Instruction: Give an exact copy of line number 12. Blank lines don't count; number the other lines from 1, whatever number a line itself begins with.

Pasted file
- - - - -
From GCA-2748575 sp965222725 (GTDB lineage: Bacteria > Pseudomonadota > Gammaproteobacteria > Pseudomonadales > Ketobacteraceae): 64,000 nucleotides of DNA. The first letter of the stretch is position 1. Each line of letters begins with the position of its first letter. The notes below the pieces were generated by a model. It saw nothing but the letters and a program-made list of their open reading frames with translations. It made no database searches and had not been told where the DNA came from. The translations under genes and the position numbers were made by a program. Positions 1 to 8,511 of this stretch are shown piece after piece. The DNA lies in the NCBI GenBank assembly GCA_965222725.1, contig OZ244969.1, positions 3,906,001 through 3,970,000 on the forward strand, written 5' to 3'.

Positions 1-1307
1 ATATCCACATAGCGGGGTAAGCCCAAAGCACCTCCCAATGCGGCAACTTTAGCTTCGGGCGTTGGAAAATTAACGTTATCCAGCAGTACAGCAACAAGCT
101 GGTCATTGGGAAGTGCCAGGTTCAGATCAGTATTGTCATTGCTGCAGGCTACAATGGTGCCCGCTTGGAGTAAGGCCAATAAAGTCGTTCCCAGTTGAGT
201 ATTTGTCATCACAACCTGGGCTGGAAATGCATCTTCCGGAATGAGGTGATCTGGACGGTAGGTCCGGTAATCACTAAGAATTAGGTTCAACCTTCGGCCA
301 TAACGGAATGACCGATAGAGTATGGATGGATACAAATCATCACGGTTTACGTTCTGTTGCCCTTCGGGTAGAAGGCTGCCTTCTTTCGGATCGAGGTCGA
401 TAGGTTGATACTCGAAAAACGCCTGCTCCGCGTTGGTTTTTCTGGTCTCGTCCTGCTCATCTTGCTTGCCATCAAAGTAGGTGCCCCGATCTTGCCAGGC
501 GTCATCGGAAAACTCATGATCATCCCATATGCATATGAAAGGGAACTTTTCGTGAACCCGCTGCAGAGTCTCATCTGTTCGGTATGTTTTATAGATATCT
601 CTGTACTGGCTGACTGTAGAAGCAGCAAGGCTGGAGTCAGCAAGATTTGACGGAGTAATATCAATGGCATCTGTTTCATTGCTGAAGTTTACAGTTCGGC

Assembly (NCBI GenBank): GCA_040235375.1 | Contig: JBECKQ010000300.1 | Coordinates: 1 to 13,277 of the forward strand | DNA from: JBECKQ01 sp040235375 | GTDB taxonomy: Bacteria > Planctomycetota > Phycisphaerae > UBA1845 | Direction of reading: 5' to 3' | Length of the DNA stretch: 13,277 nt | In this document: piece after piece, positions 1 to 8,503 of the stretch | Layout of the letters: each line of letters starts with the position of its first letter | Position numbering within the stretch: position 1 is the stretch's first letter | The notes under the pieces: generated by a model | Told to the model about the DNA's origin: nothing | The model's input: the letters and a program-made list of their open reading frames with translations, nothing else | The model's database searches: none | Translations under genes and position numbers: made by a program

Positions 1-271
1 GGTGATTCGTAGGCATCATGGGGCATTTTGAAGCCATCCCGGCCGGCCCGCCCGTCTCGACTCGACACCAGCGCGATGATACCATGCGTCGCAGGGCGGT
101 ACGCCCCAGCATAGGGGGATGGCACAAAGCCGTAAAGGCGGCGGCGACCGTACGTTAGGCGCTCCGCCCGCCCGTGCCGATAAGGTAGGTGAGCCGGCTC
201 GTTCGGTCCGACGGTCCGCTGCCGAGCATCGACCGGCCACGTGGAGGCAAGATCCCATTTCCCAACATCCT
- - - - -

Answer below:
1 GGTGATTCGTAGGCATCATGGGGCATTTTGAAGCCATCCCGGCCGGCCCGCCCGTCTCGACTCGACACCAGCGCGATGATACCATGCGTCGCAGGGCGGT